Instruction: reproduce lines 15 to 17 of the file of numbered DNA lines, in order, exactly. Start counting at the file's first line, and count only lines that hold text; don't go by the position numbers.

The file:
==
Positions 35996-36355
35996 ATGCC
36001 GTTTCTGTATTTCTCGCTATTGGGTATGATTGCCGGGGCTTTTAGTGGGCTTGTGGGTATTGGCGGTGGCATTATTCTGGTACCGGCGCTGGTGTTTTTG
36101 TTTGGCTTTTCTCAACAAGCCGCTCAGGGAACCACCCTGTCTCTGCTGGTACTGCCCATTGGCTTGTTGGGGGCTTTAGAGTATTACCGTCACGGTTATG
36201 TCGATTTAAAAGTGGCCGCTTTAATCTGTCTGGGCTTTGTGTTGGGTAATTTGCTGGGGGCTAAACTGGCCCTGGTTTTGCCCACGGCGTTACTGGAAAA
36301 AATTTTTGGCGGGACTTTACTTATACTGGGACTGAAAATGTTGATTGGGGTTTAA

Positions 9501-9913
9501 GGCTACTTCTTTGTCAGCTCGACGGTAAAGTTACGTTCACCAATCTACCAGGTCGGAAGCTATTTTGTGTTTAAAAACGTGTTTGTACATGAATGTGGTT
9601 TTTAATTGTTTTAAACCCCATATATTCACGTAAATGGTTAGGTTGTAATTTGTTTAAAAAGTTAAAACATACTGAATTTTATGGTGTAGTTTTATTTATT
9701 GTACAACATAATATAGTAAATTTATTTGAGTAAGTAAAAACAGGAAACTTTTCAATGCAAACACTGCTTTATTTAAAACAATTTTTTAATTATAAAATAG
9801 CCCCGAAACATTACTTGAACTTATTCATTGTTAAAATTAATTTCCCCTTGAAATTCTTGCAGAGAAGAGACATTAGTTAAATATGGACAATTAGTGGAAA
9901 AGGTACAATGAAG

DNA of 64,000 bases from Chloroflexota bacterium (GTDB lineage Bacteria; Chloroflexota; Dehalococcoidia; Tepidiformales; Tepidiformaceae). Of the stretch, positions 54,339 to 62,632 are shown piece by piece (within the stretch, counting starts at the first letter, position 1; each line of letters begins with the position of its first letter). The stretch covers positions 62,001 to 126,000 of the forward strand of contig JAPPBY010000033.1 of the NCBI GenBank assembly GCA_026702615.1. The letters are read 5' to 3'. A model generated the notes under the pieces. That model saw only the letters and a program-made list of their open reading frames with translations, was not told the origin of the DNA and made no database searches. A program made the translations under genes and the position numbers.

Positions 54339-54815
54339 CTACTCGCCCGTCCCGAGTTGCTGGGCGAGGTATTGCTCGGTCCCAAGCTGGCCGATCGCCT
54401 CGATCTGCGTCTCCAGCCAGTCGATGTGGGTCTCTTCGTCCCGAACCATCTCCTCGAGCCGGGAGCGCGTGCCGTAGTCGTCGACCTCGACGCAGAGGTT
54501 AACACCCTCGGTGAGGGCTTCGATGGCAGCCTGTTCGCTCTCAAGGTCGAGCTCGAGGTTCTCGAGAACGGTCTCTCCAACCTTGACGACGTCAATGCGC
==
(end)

54339 CTACTCGCCCGTCCCGAGTTGCTGGGCGAGGTATTGCTCGGTCCCAAGCTGGCCGATCGCCT
54401 CGATCTGCGTCTCCAGCCAGTCGATGTGGGTCTCTTCGTCCCGAACCATCTCCTCGAGCCGGGAGCGCGTGCCGTAGTCGTCGACCTCGACGCAGAGGTT
54501 AACACCCTCGGTGAGGGCTTCGATGGCAGCCTGTTCGCTCTCAAGGTCGAGCTCGAGGTTCTCGAGAACGGTCTCTCCAACCTTGACGACGTCAATGCGC